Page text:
Project facts

Duration: 2015-05-01 - 2018-04-30
Project coordinator: University of Copenhagen
Project consortium: Alexandru Ioan Cuza University (Romania); Osrodek Badan Europy Srodkowo-Wschodniej (Poland); Università degli Studi di Bologna (Italy); Ny Carlsberg Glyptotek museum (Denmark); Fudan University, Shanghai (China); Centro Ricerche Archeologiche e Scavi di Torino per il Medio Oriente e l’Asia (Italy); IULM university, Archeoframe Lab (Italy); Politecnico di Milano (Italy).
Funding bodies: JPI CH; European Commission
Subject areas: History, Tangible Heritage, Intangible Heritage, Monuments - Sites, Objects, Technologies - Scientific processes, Methods - Procedures, Mediation - Education, Heritage values - Identity, Threats, Heritage Management
Budget: 64.062.00€

Presentation

The project has addressed the situation of threats to objects, sites and practices deemed « heritage » by stakeholders through :

  • Systematic analysis of threats to and through heritage in different geo-cultural locations.
  • The production of a sophisticated cross-cultural typology of threat in the form of practical manuals for use, among others, by governmental organs, global organizations, NGOs and peace-keeping forces.
  • Small and thought-provoking exhibition(s) to popularise academic findings.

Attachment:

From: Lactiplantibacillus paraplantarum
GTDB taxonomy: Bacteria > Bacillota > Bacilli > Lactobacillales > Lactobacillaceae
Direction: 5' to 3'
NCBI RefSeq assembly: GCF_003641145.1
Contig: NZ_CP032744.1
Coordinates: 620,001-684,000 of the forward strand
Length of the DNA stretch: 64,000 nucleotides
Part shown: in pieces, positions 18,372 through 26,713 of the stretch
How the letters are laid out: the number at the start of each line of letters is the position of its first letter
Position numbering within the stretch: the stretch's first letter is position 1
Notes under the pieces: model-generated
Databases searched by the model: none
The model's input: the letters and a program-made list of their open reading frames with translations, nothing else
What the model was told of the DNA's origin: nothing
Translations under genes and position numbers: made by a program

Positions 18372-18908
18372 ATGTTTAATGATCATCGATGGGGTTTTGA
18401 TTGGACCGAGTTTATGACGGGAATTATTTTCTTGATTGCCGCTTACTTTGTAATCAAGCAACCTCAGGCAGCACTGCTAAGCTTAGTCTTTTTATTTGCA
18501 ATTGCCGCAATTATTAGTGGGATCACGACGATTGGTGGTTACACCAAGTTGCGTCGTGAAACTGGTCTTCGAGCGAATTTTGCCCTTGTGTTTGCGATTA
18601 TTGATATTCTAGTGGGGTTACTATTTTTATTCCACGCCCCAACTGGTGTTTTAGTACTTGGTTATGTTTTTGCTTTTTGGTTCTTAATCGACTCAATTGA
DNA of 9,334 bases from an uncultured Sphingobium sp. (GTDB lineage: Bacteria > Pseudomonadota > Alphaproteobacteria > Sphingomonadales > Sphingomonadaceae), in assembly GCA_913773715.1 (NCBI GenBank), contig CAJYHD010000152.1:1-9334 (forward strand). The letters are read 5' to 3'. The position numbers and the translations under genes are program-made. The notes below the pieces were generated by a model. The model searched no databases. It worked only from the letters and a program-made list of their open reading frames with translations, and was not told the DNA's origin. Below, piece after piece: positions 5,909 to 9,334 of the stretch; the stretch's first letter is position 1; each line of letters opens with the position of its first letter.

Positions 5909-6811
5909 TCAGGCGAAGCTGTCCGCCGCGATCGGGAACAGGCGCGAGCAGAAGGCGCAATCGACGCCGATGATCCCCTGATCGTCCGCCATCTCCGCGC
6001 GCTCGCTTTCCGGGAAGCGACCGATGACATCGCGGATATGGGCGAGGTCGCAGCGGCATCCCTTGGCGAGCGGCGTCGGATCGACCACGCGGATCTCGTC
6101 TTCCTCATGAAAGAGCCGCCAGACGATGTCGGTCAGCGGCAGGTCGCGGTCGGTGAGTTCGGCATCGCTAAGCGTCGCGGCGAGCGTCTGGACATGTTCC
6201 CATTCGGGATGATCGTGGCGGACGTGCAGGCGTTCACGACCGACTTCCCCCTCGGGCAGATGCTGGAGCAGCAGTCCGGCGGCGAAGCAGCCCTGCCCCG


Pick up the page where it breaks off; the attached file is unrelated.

The project has been collaborative, transnational and interdisciplinary. It has brought together scholarly results and insights gained from research in four different localities and situations: the Near East between crisis and development; Poland and memory in times of change; Romania and « knowledge » registers that have saved/created or destroyed/erased objects, sites and practices; Italy and constructions that have inevitably endangered traces of a valuable past.

Impacts & Results

  • The project has created manuals of threats.
  • It has organized exhibitions that themselves have raised awareness amongst the general public in Europe about the issues at stake in situations that threaten their and other’s cultural heritage. Those exhibitions have provided reliable knowledge of heritage issues deriving from scholarly analysis and without ideological bias.
  • The project has developed strong partnerships between academic and non-academic communities; between museums and universities within a European setting.
  • It has enhanced access to the newly formed COBBRA group of European museums.
  • It has developed online and GIS research tools for landscape and heritage management.
  • It has developed a wide and content-rich communication strategy.
  • It has allowed cross-cultural exchanges and opportunities to talk with colleagues from other cultural backgrounds.
  • The project has produced and transferred useful and reliable practical knowledge for non-academic circles.
  • It has produced a review process for academic findings including non-academic partners.
  • It has allowed a long-term vision of awareness-raising for cross-cultural heritage issues through training courses for museum professionals, the general public and university students.
  • It has promoted the pooling of European and non-European expertise in cultural heritage and the threats intrinsic to it.
  • The findings of the project have contributed to scholarly insights and discussions in the field of heritage studies.
  • The concrete results of the project aimed at closing the gap between heritage research and heritage policy, decision-making and knowledge.

 

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